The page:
- SNAP Eligibility: General Requirements
- SNAP Eligibility: Elderly and Disabled Residents
- SNAP Benefits
- SNAP Ongoing Eligibility Requirements
The District of Columbia’s (District) Supplemental Nutrition Assistance Program (SNAP) (formerly known as Food Stamps) helps low-income individuals and families by providing monthly benefits to purchase food. SNAP benefits are provided on an Electronic Benefits Transfer (EBT) card, that is used as a debit card. EBT cards are accepted at most grocery stores, some farmers’ markets, convenience, big box stores, and some online stores. SNAP benefits generally cannot be used to buy prepared foods, vitamins, alcohol/tobacco, and non-food items (like soap or toothpaste).
You can apply for SNAP by completing an application, providing documents to verify your eligibility, and participating in an interview.
- Find out if you may be eligible before applying
- Applications are accepted online, via mobile application, in-person, or through the mail.
Eligibility and benefit amounts are based on income, expenses, and the number of people applying as a household.
- Learn more about SNAP eligibility requirements.
- Elderly and disabled households have different eligibility requirements.
- See if you may be eligible by answering a few questions.
- Find out the maximum benefit amounts by household size.
If you are eligible, you will be certified for SNAP for a certain number of months. This could range from 4 to 24-months, depending on your circumstances. You will need to notify us if you experience certain changes. At the end of your certification period, you will need to complete an application, provide us with documentation to verify your ongoing eligibility, and you may be asked to participate in an interview.
- Learn more about SNAP ongoing eligibility requirements
If you are approved for SNAP, each month your SNAP benefits will be automatically loaded onto an EBT Card. You must create a PIN that you will need to enter each time you make an eligible food purchase.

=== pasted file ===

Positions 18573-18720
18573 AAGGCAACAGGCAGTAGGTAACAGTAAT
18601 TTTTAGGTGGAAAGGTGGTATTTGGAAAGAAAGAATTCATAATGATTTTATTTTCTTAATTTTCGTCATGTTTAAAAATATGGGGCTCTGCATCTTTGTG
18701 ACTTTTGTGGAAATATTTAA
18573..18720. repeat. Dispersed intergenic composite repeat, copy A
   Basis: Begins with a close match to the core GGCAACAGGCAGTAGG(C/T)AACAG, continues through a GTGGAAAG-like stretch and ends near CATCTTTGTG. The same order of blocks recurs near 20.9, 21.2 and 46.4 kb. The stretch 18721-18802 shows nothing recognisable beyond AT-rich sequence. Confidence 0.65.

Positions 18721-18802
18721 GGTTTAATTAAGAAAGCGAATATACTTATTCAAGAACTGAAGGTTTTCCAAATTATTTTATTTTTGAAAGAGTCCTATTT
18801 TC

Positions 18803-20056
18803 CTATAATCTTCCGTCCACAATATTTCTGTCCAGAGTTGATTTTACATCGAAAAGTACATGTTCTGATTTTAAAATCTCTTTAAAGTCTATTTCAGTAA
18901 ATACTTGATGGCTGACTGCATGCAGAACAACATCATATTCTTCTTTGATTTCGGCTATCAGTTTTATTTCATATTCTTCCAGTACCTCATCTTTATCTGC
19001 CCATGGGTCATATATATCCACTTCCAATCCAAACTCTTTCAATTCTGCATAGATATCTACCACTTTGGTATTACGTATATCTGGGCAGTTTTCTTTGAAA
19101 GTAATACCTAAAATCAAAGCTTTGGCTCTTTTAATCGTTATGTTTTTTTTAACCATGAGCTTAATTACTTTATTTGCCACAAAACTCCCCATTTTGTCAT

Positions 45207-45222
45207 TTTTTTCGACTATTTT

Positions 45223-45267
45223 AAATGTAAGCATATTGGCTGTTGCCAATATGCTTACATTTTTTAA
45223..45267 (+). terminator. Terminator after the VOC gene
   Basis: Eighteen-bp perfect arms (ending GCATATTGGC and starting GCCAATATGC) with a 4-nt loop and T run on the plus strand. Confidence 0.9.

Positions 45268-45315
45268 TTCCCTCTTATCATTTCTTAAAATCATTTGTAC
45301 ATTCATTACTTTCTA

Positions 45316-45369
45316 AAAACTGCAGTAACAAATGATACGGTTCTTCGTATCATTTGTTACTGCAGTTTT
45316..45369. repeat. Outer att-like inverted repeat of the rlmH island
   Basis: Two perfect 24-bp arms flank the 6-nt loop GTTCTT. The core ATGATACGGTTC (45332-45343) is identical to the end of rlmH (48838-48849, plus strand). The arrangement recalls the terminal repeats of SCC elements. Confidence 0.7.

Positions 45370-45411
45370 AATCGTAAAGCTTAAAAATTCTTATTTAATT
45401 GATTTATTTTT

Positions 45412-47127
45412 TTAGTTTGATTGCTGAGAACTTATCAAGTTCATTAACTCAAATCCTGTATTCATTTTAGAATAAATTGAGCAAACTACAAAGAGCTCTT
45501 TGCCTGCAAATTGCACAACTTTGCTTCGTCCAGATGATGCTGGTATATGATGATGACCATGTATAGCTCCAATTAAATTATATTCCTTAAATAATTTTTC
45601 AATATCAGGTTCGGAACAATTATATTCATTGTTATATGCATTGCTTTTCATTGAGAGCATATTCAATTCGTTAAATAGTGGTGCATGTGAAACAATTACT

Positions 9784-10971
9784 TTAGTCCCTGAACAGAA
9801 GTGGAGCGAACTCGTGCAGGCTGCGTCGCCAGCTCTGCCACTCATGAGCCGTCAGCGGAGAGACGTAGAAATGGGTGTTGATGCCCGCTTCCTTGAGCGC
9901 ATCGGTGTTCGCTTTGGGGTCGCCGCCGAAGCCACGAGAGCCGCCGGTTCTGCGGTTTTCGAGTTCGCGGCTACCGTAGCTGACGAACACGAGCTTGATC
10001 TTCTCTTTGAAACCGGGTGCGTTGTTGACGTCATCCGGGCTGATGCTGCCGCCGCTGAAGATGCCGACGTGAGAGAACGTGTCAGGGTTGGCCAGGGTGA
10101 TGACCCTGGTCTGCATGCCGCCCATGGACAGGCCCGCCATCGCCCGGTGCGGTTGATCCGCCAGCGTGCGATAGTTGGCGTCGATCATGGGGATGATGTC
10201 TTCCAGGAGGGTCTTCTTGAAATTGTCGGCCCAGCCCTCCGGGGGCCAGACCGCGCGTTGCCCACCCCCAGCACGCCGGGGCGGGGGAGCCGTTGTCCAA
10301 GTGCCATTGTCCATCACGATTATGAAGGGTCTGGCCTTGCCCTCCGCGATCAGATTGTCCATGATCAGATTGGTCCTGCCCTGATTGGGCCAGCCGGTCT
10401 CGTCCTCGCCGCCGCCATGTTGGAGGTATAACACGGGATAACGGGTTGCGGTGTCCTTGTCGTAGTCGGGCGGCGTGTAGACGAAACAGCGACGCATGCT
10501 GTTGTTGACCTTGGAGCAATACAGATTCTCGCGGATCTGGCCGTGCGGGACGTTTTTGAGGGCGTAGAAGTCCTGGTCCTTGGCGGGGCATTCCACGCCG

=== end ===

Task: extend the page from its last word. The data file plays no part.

- Learn more about EBT cards
SNAP is accepted at most grocery stores, convenience stores, some farmers’ markets, and some online stores. SNAP can only be used to purchase eligible food items.
If you are approved for SNAP, you can receive employment, training, and education assistance at no cost through the:
- SNAP Employment & Training Program (SNAP E&T) – If you receive SNAP benefits and do not receive TANF benefits, the SNAP E&T program can help you achieve your career goals through a broad range of services focused on your interests and needs. The program is completely voluntary and participants receive reimbursements for eligible transportation, childcare, and other expenses related to participation. Loaner laptops are also available to eligible participants.
- TANF Employment Program (TEP): If you receive TANF in addition to SNAP benefits, the TEP program provides coaching towards education and employment goals, coaching for parents on goals they have for their child(ren) and families, and connections to service providers that can help you achieve those goals. Participant supports and incentives are also provided, including for the purchase of technology needed for remote participation.
If you are approved for SNAP, you can receive employment, training, and education assistance through:
- Special Supplemental Nutrition Program for Women, Infants, and Children (WIC)
- WIC provides nutrition education, breastfeeding support, healthy foods, and referrals to healthcare and other community services to pregnant women, new mothers, infants, and children. Dads, grandparents, foster parents of young children and working families are welcome too. WIC participants also receive vouchers to spend on fresh fruits and vegetables at the farmers market during the summer months.
- Supplemental Nutrition Assistance Program Education (SNAP-Ed)
- SNAP-Ed teaches people eligible for SNAP about healthy nutrition, how to make food dollars stretch further, and how to be physically active at any age in line with the Dietary Guidelines for Americans and MyPlate.
- Commodity Supplemental Food Program (CSFP)
- provides seniors with low-income a monthly box of nutritious groceries and nutrition education. CSFP participants also receive vouchers to spend on fresh fruits and vegetables at the farmers market during the summer months through the Senior Farmers' Market Nutrition Program.
- Local Nutrition Assistance Program
- The DC Health provides a variety of local nutrition assistance programs.